Compare any two graphics cards:
GeForce GTX 650 vs Radeon HD 6850
IntroThe GeForce GTX 650 uses a 28 nm design. nVidia has set the core frequency at 1058 MHz. The GDDR5 RAM works at a frequency of 1250 MHz on this specific card. It features 384 SPUs along with 32 TAUs and 16 ROPs.
Compare those specifications to the Radeon HD 6850, which has GPU core speed of 775 MHz, and 1024 MB of GDDR5 memory running at 1000 MHz through a 256-bit bus. It also features 960 Stream Processors, 48 TAUs, and 32 Raster Operation Units.
Power Usage and Theoretical Benchmarks
Power Consumption (Max TDP)
In theory, the Radeon HD 6850 should be 60% faster than the GeForce GTX 650 overall, due to its greater data rate. (explain)
Texel RateThe Radeon HD 6850 is a little bit (approximately 10%) more effective at AF than the GeForce GTX 650. (explain)
Pixel RateThe Radeon HD 6850 is a lot (about 47%) better at full screen anti-aliasing than the GeForce GTX 650, and able to handle higher screen resolutions more effectively. (explain)
Please note that the above 'benchmarks' are all just theoretical - the results were calculated based on the card's specifications, and real-world performance may (and probably will) vary at least a bit.
Please note that the price comparisons are based on search keywords - sometimes it might show cards with very similar names that are not exactly the same as the one chosen in the comparison. We do try to filter out the wrong results as best we can, though.
Memory Bandwidth: Bandwidth is the maximum amount of information (in units of MB per second) that can be transported over the external memory interface within a second. The number is calculated by multiplying the interface width by its memory speed. If the card has DDR type memory, it should be multiplied by 2 again. If DDR5, multiply by ANOTHER 2x. The better the card's memory bandwidth, the faster the card will be in general. It especially helps with AA, HDR and higher screen resolutions.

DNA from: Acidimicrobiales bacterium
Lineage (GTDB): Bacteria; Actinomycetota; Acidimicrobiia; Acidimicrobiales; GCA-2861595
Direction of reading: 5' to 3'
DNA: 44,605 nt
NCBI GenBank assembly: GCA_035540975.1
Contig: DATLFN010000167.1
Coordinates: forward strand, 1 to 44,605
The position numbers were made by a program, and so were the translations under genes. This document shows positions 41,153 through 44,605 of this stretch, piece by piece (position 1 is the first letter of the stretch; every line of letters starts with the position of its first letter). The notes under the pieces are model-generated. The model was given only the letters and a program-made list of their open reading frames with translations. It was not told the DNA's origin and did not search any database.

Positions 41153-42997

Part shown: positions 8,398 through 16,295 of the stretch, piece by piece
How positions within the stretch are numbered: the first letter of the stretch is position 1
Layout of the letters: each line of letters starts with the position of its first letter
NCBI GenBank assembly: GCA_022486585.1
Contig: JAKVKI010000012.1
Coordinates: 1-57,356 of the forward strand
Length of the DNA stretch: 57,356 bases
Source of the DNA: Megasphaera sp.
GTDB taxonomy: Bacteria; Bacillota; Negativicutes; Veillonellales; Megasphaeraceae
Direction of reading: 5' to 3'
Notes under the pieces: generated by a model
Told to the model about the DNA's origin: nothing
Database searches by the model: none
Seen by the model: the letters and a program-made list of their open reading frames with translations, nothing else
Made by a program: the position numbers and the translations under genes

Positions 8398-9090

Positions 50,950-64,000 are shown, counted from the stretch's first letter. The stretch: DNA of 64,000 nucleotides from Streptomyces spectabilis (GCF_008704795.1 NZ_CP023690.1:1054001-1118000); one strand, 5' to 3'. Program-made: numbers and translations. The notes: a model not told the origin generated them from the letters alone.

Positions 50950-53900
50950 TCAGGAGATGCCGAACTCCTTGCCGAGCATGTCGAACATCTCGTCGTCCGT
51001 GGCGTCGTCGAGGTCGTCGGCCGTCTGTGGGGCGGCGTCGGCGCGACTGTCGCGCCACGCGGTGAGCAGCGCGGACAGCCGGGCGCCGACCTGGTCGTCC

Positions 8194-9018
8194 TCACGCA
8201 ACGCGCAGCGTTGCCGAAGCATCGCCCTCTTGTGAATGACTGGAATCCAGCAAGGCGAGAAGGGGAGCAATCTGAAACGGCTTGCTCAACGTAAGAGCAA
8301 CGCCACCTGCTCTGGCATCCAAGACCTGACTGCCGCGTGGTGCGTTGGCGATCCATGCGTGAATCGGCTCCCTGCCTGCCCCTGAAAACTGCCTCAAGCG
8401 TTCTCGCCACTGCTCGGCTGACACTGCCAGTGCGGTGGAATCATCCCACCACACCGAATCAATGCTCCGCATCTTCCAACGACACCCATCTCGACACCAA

Texel Rate: Texel rate is the maximum number of texture map elements (texels) that are processed in one second. This is calculated by multiplying the total texture units of the card by the core speed of the chip. The higher the texel rate, the better the graphics card will be at texture filtering (anisotropic filtering - AF). It is measured in millions of texels applied in one second.
Pixel Rate: Pixel rate is the maximum number of pixels the video card can possibly write to the local memory per second - measured in millions of pixels per second. The figure is worked out by multiplying the number of colour ROPs by the clock speed of the card. ROPs (Raster Operations Pipelines - also sometimes called Render Output Units) are responsible for drawing the pixels (image) on the screen. The actual pixel rate is also dependant on quite a few other factors, most notably the memory bandwidth - the lower the memory bandwidth is, the lower the ability to get to the maximum fill rate.